A 2013 opinion piece in The Australian newspaper titled “students hate group assignments” makes the blanket claim of discontent amongst students when it comes to engaging in group work exercises in university settings.
As a university student I have mixed experiences with group work. I have encountered positive group work situations where having multiple perspectives and skill sets engaging in a subject enable me to gain a deep understanding of topics and produce high quality projects. Issues have arisen in other group work situations due to the varied objectives and conflicting schedules of group members becoming challenging obstacles. Frustrations arising due to lack group cohesion is another common issue. The most productive group projects I have been involved in are those in which the group manages to overcome such obstacles and communicate fluently. Upon reflection I have noticed that Employing digital media technologies such as Google Docs and Facebook to share ideas and collaborate has been a major contributor to my positive group work experiences. Digital media technologies have previously enabled my groups to communicate cohesively which has enabled issues such as time restraints to be resolved and led to more efficient collaboration and productive group learning environments.
I am curious about the claims made in The Australian article mentioned above and I will conduct research to determine the experiences of students in group learning practices. The purpose of this research is to develop an understanding of how Communications and Media students view the group work experience at UOW. In addition, I aim to uncover student’s experiences and positions towards the use of digital media technologies in group work projects. The data collected will aim to refine our current understanding of students experiences with group learning and the use of digital media technologies in collaborative learning projects.
My initial research into the topic of group work found there is a wealth empirical and theoretical research that overwhelmingly supports the worth of group work for “increased learning and development of higher-order cognitive skills”. This implies that group work is an important part of the university education experience as it strengthens students critical thinking and problem solving abilities (Hillyard, Gillespie, and Littig, 2010).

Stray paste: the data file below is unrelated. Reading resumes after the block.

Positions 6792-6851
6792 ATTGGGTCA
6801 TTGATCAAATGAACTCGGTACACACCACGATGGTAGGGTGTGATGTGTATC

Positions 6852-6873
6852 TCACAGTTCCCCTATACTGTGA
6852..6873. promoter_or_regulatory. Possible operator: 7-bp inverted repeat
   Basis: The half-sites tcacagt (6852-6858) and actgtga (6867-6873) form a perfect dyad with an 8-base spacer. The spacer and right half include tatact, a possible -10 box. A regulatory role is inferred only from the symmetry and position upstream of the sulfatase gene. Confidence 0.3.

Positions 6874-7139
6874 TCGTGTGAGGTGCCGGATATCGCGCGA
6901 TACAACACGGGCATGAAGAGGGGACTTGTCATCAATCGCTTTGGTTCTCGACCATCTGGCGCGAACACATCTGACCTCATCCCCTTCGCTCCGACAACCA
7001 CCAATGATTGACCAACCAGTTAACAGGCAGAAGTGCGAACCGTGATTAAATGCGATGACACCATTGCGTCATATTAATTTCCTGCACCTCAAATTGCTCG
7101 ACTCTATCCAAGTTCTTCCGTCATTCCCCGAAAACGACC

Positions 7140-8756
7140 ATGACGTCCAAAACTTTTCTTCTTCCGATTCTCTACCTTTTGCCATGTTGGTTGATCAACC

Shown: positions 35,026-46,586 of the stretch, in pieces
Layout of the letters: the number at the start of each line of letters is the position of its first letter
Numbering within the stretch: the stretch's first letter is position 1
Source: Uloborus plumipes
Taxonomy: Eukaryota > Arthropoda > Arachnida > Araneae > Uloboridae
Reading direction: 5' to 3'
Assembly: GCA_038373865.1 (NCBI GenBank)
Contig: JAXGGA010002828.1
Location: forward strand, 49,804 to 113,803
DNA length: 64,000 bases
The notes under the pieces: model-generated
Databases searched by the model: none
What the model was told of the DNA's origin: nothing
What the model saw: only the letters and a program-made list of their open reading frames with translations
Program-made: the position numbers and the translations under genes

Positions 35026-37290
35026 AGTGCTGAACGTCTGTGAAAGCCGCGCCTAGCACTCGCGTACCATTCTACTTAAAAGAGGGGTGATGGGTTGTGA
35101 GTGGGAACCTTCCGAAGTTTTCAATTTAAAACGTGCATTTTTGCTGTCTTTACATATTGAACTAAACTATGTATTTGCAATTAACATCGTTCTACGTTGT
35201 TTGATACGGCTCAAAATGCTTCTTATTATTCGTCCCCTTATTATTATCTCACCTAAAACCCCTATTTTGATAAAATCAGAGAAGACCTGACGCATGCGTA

Further investigation also uncovered a study conducted on the use of digital communication technologies (namely Facebook) and how online social networking can affect university students’ learning outcomes. Qualitative data collected from focus group discussion among university students in the United States found that online communication applications can potentially be utilised for education, especially when the higher education institutions emphasise student-centered learning (Tian, Yu, Vogel and Kwok, 2011).
The impact of digital communications technologies in group learning is a concept that is being studied by Laura Gogia from Virginia Commonwealth University (VCU) in The United States. A dissertation written by Dr. Gogia found that connected learning with the use of digital communication technologies can make academic relevance explicit, and increase opportunities for interest-driven learning and expose students to different perspectives. Dr Gogia also suggests that, connected learning also offers opportunities for collective knowledge building.
This research indicates that group work is an important part of the university learning experience and that communications technologies can play a role in student outcomes. The work of Dr Gogia and VCU suggests that connected learning has benefits and can help students to “embrace the existence of multiple perspectives and generate creative solutions.” These narratives suggest that it is important to gain an understanding of students experiences with group work and digital media technology at The University of Wollongong so we can identify the ways in which these technologies are being/ can be implemented in learning practices.
Research methods for this project will consist of collecting quantative data in the form of surveys devised to collect information from the students in my cohort and their experience with group work and the use of digital media technologies in group work setting. I will summate the results of the data I collect to assess trends in the experiences and knowledge of students to form a hypothesis and epistemological proposition about the nature of applying digital media technologies to collaborative work projects.
Tian, S.W., Yu, A.Y., Vogel, D. and Kwok, R.C.W., 2011. The impact of online social networking on learning: a social integration perspective. International Journal of Networking and Virtual Organisations, Vol. 8 No. 4, pp.264-280.
Hillyard, C., Gillespie, D. and Littig, P., 2010. University students’ attitudes about learning in small groups after frequent participation. Active Learning in Higher Education, Vol. 11, no., pp.9-20.